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Tabletop Game: Sentinels Of The Multiverse

Sentinels of the Multiverse, according to its rulebook, is the World's Greatest Cooperative, Comic-Book Based, Fixed-Deck Card Game. Created in 2011 by Christopher Badell, Paul Bender, and Adam Rebottaro, under the moniker of Greater Than Games, Sentinels pits three to five heroes—each represented by a unique deck of cards—against one of several varied and interesting villains, each represented by their own unique deck. One of several environments (also represented by a deck of cards) plays cards throughout the fight, hindering or helping both sides of the battle and creating a dynamic flow to the game.

One of the coolest things about the game is the variety of the villains and environments. It doesn't just feel like several alternate skins; each villain's character and rules card are double-sided, representing multiple phases of the fight. Each of them has a completely unique "flipping" mechanic (a trigger that makes them flip to the opposite side of their card) and drastically different effects based off of which side they are on. They also have an optional, advanced rule on each side that further empowers them and complicates victory for the heroes.

The game also employs Loads and Loads of Characters: Visit the (currently in progress) Character sheet for more information on the cast.


Tropes represented in Sentinels:

  • All There in the Manual: There's a rather extensive lore to the game for those who are interested, but it has little effect on the game itself.
  • An Adventurer Is You: Since the game is built around team gameplay, these archetypes come up frequently, though most characters fit into two or even three:
    • Tank: Legacy, Haka, Bunker, The Scholar, and Rhino Naturalist(though anyone with an Armor ability will do in a pinch.)
    • Healer: Tempest, Legacy (1940's), Argent Adept, The Scholar.
    • DPS: Ra, Haka, Fanatic, Chrono Ranger.
    • Nuker: Tachyon, Bunker, Absolute Zero, Expatriette, Mr. Fixer, Nightmist (all of whom require some time to get out combinations of cards which then trigger For Massive Damage.)
    • Buffer: Legacy, Argent Adept, Captain Cosmic.
    • Debuffer: Nightmist, Visionary.
    • Pet Master: Unity, Captain Cosmic.
    • Crowd Control: Tempest, Visionary.
    • Jack of All Trades: Wraith, Mr. Fixer, Omnitron-X, The Sentinels, Guise, Sky-Scraper.
  • Alien Invasion: Grand Warlord Voss is trying to cause one. Should he have 10 minions out when he starts his turn, it's successful.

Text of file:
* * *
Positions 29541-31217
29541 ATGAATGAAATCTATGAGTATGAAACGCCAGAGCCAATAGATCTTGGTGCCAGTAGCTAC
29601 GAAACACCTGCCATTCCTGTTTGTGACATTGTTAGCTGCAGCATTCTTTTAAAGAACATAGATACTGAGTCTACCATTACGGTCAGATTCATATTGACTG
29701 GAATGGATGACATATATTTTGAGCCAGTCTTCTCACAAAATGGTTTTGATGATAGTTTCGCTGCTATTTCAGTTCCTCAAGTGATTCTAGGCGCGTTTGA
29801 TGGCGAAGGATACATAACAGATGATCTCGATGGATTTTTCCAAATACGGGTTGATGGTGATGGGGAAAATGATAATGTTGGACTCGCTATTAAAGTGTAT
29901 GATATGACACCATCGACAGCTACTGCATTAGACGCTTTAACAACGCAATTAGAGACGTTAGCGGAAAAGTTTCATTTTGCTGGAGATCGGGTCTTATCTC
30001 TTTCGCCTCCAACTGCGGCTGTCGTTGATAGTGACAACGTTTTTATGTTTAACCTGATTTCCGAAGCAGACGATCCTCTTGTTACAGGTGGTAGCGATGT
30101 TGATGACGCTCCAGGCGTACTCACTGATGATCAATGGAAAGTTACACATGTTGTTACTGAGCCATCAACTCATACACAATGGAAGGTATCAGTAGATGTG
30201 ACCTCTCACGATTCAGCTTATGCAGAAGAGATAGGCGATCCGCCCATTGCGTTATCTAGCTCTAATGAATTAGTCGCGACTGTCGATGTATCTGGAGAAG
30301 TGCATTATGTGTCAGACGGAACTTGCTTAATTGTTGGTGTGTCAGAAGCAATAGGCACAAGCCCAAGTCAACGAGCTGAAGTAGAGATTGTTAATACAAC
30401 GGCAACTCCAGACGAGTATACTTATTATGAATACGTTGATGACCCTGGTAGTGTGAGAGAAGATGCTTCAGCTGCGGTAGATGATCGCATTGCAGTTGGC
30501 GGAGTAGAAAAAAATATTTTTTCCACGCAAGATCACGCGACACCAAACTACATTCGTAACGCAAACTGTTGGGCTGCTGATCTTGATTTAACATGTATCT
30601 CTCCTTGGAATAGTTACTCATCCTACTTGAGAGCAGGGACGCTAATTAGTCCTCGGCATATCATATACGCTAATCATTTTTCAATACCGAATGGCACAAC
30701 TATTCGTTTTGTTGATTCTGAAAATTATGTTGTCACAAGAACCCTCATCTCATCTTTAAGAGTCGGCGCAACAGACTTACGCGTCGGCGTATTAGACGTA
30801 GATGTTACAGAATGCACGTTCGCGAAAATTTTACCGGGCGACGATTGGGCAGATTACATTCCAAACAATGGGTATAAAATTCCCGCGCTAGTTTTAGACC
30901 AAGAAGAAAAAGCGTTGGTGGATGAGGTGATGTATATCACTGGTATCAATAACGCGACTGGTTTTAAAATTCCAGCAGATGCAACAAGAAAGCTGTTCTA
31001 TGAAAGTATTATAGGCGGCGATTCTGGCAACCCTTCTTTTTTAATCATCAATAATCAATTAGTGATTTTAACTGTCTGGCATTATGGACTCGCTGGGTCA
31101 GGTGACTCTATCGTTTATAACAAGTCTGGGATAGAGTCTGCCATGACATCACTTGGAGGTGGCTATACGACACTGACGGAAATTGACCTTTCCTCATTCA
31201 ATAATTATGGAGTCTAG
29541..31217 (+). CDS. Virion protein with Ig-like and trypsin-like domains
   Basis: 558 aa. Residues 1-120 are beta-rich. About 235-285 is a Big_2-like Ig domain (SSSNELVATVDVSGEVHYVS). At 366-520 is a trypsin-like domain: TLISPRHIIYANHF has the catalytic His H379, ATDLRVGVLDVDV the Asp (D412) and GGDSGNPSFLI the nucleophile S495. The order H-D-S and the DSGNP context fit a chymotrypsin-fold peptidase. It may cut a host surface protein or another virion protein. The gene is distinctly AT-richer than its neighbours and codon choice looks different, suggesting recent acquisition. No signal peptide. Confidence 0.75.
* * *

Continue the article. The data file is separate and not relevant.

• Arch-Enemy: Each hero has a specific villain that is marked as their archnemesis. This means that all damage inflicted by these two is increased by one. In some cases this is detrimental to the hero (i.e. Argent Adept and Akash'Bhuta) and in others it results in a mutual barrage of destruction (i.e. Ra and the Ennead).
    • In Vengeance, some of the nemeses have extra effects should their hero be active.(Such as The Hippo redirecting all damage Friction would take to himself, but only if his nemesis Haka is active.)
  • Art Shift: The Enclave of the Endless takes its style from old sci-fi comics and the stylings of Jack Kirby, to whom the expansion the cards come in is dedicated to.
  • Attack Deflector: Iron Legacy's Superhuman Reflection, Wraiths' Smoke Bombs, Tachyon's Synaptic Interruption, Mr. Fixer's Driving Mantis Style, and Kismet's Inexplicable Obstruction.
  • Badass Crew: La Capitan has taken advantage of her ability to travel through time to amass the most bad-ass crewmen she can find from across time, resulting in a team consisting of World War One flying aces, superpowered samurai, power-armored demolitions specialists, and more.
    • The Crackjaw crew is another example.
  • Bad Future: The Shattered Timelines expansion.
  • Boss Game: The game is always a battle between a team of heroes and a powerful villain. With few exceptions, the heroes' sole win condition is to incapacitate that one being. Many of the bosses have a substantial number of minions that they can deploy, Baron Blade, The Organization, Grand Warlord Voss, and the Matriarch being the biggest offenders.
  • The Brute: Fright Train. He is a walking mountain of muscles and is just as subtle as his namesake.
  • Cast from Hit Points: Several cards like Solar Flare, Pushing the Limits, and Golem Unity's base power deal the user damage as a way of paying for the cost of the effect they grant (and they must deal at least some of that damage to themselves, otherwise the card is destroyed). Most of these are for the heroes, but Citizen Dawn has one for her self (Channel the Eclipse).
  • Catastrophic Countdown: A couple villains (and two of the environments) feature this as their main threat to the heroes. Of course, each of them is a completely different mechanic to fit the theme of the fight.
  • Cardboard Prison: Implied. You can beat the supervillains again and again, but they just keep on menacing the world. And all but outright stated with Omnitron, who, according to Omnitron-X's bio, has been destroyed and rebuilt ten separate times before X came along.